When is an interview “not an interview?”
Pretty much anytime I happen to be in the driver’s seat for one of these conversational rides. That’s one of the reasons why I’m not the right person for press conference or roundtable interviews with talent. I don’t like walking into the room with an agenda, a line of reasoning that I have to make sure the interviewee backs up with the kind of answers my questions end up fishing for.
I want to go on a journey. It can be a breezy jaunt, which is what usually happens because hey, we’re all busy people and time waits for none of us. But sometimes, the ride is so relaxed you forget all about the destination.
That happened to me yesterday afternoon with writer-director Kelly Reichardt, whose Certain Women continues her novelistic approach to “writing” narratives through moving visual frames without feeling obliged to clutter things up with the noise of dialogue. There is wonderfully uncomfortable silence in her work, where we get to watch and appreciate how her characters live moment by moment. We see the chores and the daily grind. We get to see them and know them, so that when they do speak, their words take on greater meaning.
What a joy it was, to sit down at an intimate hotel restaurant table, shakes hands with Reichardt, and have her kick things off. Within moments, we were talking politics, but not in the typical broad strokes of the candidates and their platforms. Reichardt, ever focused on characters and character (traits), wondered about people, in particular, the voting populace of the United States.
What are they thinking? Will they vote? How will it go?
She’s a teacher, which led her to thinking about her students and their engagement in the process. She spends time with them, but isn’t sure that she knows them or what drives them. As an adjunct, I certainly empathized with her. I spoke of what little I do know about such things, my own stepdaughter who will vote for the first time this year.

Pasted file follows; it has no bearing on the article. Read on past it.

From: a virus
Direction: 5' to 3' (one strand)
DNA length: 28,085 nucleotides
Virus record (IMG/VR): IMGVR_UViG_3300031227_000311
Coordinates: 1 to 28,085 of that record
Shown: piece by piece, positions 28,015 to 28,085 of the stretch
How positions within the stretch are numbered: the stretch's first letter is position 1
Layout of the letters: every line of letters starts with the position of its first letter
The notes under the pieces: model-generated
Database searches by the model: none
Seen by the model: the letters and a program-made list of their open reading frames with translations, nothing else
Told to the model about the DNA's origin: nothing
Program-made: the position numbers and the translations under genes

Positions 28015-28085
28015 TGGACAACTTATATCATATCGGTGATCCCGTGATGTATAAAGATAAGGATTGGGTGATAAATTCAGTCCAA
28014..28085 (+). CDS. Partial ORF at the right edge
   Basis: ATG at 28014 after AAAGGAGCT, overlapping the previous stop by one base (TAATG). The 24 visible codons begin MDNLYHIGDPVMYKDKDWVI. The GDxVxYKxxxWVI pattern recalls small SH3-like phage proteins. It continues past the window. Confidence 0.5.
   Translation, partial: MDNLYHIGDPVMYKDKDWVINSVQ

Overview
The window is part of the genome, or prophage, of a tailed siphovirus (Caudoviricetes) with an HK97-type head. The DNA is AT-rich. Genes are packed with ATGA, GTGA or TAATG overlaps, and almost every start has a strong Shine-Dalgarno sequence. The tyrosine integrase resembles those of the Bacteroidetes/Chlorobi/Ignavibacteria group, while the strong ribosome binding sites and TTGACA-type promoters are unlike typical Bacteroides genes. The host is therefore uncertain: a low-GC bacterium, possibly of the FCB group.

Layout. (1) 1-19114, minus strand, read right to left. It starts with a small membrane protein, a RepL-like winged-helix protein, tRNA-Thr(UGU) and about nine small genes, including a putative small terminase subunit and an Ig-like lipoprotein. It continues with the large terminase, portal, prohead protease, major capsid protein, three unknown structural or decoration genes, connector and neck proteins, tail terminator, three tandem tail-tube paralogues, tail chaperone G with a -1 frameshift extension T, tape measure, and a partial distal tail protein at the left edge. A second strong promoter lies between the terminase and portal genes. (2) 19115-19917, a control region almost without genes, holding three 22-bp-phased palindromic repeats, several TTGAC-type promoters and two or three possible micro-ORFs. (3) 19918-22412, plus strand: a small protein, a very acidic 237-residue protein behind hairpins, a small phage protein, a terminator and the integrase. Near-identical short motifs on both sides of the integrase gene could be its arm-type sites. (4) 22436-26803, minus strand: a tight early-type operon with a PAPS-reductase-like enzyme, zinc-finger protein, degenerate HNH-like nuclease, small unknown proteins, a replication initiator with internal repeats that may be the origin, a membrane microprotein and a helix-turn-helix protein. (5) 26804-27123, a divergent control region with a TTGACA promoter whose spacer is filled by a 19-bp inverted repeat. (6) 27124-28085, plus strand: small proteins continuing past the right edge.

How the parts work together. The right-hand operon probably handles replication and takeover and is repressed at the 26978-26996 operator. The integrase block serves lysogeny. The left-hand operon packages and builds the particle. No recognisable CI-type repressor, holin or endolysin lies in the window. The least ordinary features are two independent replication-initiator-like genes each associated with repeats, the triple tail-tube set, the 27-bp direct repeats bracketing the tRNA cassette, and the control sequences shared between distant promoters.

We shared these snippets of stories, this sense of the character and characters of our nation, our communities, and our own families.
And it was funny when we realized we had better turn the tape recorder on and get to the business at hand. Certain Women weaves together three separate short stories from writer Maile Meloy into an intimate examination into the lives of a trio of women caught up in their small-time experiences in the middle of America. I love how Reichardt mentioned that while scouting for locations, she discovered that such out of the way places in the nation seem to be littered with law offices (and medical practices). One of the pieces allows us access to a lawyer (Laura Dern), sneak peeks at her personal and professional dalliances.
Reichardt has collaborated with author Jonathan Raymond, who wrote the short stories that served as the basis for Old Joy and Wendy and Lucy, as well as the screenplays for Meek’s Cutoff and Night Moves. She has an affinity for filling these written narratives with the precious breath and movement of life. With Certain Women, she decided to handle the writing on her own, wandering among the words for a year.
While I haven’t read Meloy, it is not difficult to understand Reichardt’s attraction to these characters and this world she has spun from Meloy’s short stories. There is a physicality and specificity to the way these people inhabit time and place. She offers us sketches full of detail, but space for us to question and fill in the gaps with our own discoveries. She is communicating with them and us, in an exchange that is long-distance and immediate, a moving meditation.
We need far more conversations like this in our lives.